September 24, 2016
1 - The fact that rains may come in different seasons gives Southwestern native landscapes and xeriscapes a variability in which plants prosper and dominate from year to year.
Yard and Garden September 24, 2016
I have been concerned since spring that my yard has almost no annual NM sunflowers. We have lived in this spot for 25 years or so, and always have an abundant number of these volunteers spring up. I encourage them because they are beautiful, and provide winter food for the finches that visit. Last fall, many of them failed to bloom, with their flower heads falling over just prior to their opening. This lack of bloom last year, probably resulted from less seed to sprout this year, but what caused last fall's flowers to do this? My hope is this is not related to that salt cedar beetle that was imported to defoliate the salt cedars, but the timing is suspect. Has anyone looked into what is going on? Every late summer our roads and ditches are lined with these plants, and I see almost none.
I normally rely on them to provide food for our winter birds, but it looks like I will be buying bird feeders and seed for my guests this year.
- Nancy E.
In a separate communication, Nancy sent pictures of some weevils she collected from her sunflowers this year. I suggested that she send samples to Dr. Sutherland, NMSU Extension Entomology Specialist, for identification. She has sent information to Dr. Sutherland and we are waiting. However, I think these are seed weevils and may not have been involved in the failure of the flowers to open last year. That may prove to be a bad assumption. However, in the case of native plants, the chances of dormant seed persisting in the soil from previous years increases the chances of plants growing even after a year with few flowers.
I am considering environmental factors related to this year's precipitation patterns as a reason there are relatively few sunflower plants. I also noticed many fewer native sunflowers in my garden this year. I have a few, but they are smaller than usual. I have attributed this condition to the timing of rainfall. I had noticed this previously along the roadsides - some years produced many and large sunflowers, other years few to none, and smaller. Timing of precipitation seems to be related to this. I have observed this with other wildflowers as I have driven across the state. Some years the grasslands exhibited few wild flowers, and then some years there was a great display of wild flowers in the previously, apparently, only grassy grassland.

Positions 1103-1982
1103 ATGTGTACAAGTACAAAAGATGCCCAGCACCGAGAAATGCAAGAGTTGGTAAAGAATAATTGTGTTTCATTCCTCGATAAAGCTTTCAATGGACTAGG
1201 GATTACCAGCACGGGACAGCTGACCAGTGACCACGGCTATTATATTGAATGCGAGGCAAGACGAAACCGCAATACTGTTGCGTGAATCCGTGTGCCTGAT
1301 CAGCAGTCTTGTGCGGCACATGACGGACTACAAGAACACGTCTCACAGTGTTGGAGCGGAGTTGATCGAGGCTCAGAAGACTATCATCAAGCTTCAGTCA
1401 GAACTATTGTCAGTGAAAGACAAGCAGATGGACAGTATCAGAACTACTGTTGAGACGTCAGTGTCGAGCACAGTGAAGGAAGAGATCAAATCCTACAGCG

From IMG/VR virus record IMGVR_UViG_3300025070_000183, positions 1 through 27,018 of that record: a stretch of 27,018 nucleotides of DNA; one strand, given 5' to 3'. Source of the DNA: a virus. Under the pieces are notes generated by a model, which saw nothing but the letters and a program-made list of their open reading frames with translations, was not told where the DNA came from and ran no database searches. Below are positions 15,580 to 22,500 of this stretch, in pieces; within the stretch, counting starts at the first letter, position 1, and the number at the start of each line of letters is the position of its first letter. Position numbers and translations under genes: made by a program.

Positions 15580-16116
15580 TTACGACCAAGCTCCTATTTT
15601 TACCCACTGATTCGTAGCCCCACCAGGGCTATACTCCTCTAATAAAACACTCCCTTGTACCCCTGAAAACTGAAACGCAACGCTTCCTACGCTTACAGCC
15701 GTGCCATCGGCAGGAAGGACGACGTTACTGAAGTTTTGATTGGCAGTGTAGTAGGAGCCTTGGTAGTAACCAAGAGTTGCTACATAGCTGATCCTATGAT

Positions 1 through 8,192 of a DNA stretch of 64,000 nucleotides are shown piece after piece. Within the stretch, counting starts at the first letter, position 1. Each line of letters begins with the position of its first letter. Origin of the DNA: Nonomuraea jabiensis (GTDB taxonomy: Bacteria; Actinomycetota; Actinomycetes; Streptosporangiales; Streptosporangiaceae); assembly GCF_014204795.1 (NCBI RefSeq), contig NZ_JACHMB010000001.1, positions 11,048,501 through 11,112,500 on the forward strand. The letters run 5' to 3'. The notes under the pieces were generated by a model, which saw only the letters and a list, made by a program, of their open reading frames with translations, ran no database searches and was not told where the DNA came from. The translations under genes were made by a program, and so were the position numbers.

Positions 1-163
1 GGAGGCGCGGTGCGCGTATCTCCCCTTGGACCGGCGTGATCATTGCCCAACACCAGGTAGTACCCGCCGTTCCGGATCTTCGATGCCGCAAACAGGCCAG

This year was quite dry through most of the spring and into the summer. Late winter is when sunflower seeds would have germinated. Some will germinate later. According to CoCoRHaS Data, March was extremely dry and would not have supported the germination of the sunflowers. April and May had more moisture, but not much and poorly distributed precipitation. Seed may have received enough moisture to germinate, but not enough to sustain them and the seedlings may have died.
In my garden, the Jerusalem artichokes (a sunflower plant) and Maximilian sunflowers are blooming now. The Jerusalem artichokes were in the garden received drip irrigation (they wilted often), and now they are fairly tall and flowering. The Maximilian sunflowers were irrigated some, but I was traveling a lot this summer so they did not get as much water as usual, so they are short, but blooming. These are both perennial plants, as opposed to the annual sunflowers, so the dry spring was less able to prevent them from growing (and helped by the fact that I irrigated them). The birds will be visiting these plants from now through the winter.
I am not positive that the cause of the lack of sunflowers was precipitation patterns affected sunflower populations, but I suspect that this may provide a part of the answer. This impact of varying seasons of precipitation gives Southwestern gardeners the chance through strategic planting and plant selection to have landscapes that appear different from year to year. With proper choice of plants that respond to winter rains, spring rains, and summer rains they can have plants that prosper one year and different plants that dominate the landscape in other years. Those that do not prosper in some years will often survive as smaller perennial plants or as dormant seeds, so the garden is not lost, rather it is naturally altered from year to year.
Marisa Y. Thompson, PhD, is the Extension Horticulture Specialist, in the Department of Extension Plant Sciences at the New Mexico State University Los Lunas Agricultural Science Center, email: email@example.com, office: 505-865-7340, ext. 113.
For more gardening information, visit the NMSU Extension Horticulture page at Desert Blooms.
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